"http://archive.ubuntu.com/ubuntu/dists/${p}/cnf/Commands-i386.xz"
done

save and close the script.

Execute the script to download CNF directory and its files.

$ chmod +x cnf.sh
$ bash  cnf.sh

This script will create a folder with name ‘archive.ubuntu.com’ in the present working directory. Copy this folder to mirror folder,

$ sudo cp -av archive.ubuntu.com  /var/www/html/ubuntu/mirror/

Note : If we don’t sync cnf directory then on client machines we will get following errors, so to resolve these errors we have to create and execute above script.

E: Failed to fetch http://x.x.x.x/ubuntu/mirror/archive.ubuntu.com/ubuntu/dists/\
focal/restricted/cnf/Commands-amd64  404  Not Found [IP:169.144.104.219 80]
E: Failed to fetch http://x.x.x.x/ubuntu/mirror/archive.ubuntu.com/ubuntu/dists/\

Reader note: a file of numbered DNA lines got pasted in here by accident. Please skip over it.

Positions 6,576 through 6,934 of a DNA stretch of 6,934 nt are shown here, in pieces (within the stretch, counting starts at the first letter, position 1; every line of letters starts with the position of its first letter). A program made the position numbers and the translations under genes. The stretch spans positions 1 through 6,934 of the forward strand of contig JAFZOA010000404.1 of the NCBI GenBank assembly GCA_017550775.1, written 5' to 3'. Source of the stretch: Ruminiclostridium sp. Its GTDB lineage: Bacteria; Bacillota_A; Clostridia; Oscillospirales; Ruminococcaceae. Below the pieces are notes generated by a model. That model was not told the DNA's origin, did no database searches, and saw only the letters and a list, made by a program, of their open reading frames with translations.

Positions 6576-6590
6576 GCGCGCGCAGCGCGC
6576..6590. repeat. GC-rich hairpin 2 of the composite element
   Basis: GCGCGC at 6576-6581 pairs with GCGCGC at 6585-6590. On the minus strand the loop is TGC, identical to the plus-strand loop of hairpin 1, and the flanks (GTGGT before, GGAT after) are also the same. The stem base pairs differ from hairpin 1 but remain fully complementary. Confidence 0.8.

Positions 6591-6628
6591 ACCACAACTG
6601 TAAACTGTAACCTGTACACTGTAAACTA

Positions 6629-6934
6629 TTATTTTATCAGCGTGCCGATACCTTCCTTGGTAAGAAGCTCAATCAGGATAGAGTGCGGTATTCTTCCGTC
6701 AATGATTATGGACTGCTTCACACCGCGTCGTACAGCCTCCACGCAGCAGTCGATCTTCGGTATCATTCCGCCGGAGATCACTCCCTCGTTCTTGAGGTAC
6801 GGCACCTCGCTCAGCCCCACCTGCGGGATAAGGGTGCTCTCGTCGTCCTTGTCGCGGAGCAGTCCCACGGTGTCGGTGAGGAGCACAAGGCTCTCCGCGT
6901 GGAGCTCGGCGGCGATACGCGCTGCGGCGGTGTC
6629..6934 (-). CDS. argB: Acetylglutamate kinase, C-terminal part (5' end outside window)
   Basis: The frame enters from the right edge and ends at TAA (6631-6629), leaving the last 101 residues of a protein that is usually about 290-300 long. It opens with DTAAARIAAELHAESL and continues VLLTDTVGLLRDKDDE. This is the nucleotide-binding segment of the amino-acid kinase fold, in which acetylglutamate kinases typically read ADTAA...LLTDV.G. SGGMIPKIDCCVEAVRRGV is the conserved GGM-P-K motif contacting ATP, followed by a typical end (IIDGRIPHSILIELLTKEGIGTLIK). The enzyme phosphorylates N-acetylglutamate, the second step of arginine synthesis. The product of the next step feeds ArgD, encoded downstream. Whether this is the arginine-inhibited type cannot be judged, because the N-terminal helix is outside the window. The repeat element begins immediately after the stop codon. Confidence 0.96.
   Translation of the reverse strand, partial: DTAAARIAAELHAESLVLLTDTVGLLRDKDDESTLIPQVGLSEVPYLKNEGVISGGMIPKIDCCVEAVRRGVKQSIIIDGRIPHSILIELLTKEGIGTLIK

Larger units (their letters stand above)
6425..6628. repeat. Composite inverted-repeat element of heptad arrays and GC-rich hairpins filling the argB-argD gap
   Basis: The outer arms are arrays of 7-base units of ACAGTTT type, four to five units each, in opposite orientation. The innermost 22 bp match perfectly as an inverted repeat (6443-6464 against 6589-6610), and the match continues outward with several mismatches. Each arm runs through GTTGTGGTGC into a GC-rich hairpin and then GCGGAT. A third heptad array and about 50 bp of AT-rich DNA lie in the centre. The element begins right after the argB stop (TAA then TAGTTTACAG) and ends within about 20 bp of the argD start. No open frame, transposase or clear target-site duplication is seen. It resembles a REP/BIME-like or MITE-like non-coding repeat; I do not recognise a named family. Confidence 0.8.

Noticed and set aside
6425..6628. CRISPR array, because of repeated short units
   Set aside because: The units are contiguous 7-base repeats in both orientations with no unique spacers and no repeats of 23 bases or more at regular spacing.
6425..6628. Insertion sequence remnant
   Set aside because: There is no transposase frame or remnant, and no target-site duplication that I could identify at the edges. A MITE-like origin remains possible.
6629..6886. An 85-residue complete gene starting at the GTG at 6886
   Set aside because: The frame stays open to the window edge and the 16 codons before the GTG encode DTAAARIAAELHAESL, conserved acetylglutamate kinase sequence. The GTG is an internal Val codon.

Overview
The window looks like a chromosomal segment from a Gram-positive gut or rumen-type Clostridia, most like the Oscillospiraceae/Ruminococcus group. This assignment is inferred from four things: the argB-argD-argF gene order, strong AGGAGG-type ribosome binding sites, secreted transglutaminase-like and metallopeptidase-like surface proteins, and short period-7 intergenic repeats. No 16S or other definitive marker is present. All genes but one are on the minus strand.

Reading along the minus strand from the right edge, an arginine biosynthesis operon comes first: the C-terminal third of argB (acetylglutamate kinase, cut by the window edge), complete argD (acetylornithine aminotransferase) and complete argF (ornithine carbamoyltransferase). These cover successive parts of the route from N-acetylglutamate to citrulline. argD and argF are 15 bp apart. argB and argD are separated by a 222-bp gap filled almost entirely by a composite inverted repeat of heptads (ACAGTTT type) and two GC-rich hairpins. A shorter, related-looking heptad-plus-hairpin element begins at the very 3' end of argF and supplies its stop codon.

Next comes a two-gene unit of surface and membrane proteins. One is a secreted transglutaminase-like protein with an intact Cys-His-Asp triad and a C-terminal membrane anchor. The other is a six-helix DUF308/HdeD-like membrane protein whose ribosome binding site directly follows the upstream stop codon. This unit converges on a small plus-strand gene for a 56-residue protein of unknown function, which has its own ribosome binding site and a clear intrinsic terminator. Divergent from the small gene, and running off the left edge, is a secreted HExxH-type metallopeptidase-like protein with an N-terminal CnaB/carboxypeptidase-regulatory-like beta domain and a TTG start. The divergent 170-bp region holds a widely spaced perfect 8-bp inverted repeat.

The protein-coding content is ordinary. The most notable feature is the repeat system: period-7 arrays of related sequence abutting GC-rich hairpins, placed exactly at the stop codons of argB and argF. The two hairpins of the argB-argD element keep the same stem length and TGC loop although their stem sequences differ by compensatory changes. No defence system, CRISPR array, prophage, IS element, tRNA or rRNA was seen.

focal-updates/main/cnf/Commands-amd64  404  Not Found [IP:169.144.104.219 80]
E: Failed to fetch http://x.x.x.x/ubuntu/mirror/archive.ubuntu.com/ubuntu/dists/\
focal-security/main/cnf/Commands-amd64  404  Not Found [IP:169.144.104.219 80]

Scheduling Automatic Repositories Sync Up

Configure a cron job to automatically update our local apt repositories. It is recommended to setup this cron job in the night daily.

Run ‘crontab -e’ and add following command to be executed daily at 1:00 AM in the night.

$ sudo crontab -e

00  01  *  *  *  /usr/bin/apt-mirror

Save and close.

Note: In case Firewall is running on Ubuntu Server then allow port 80 using following command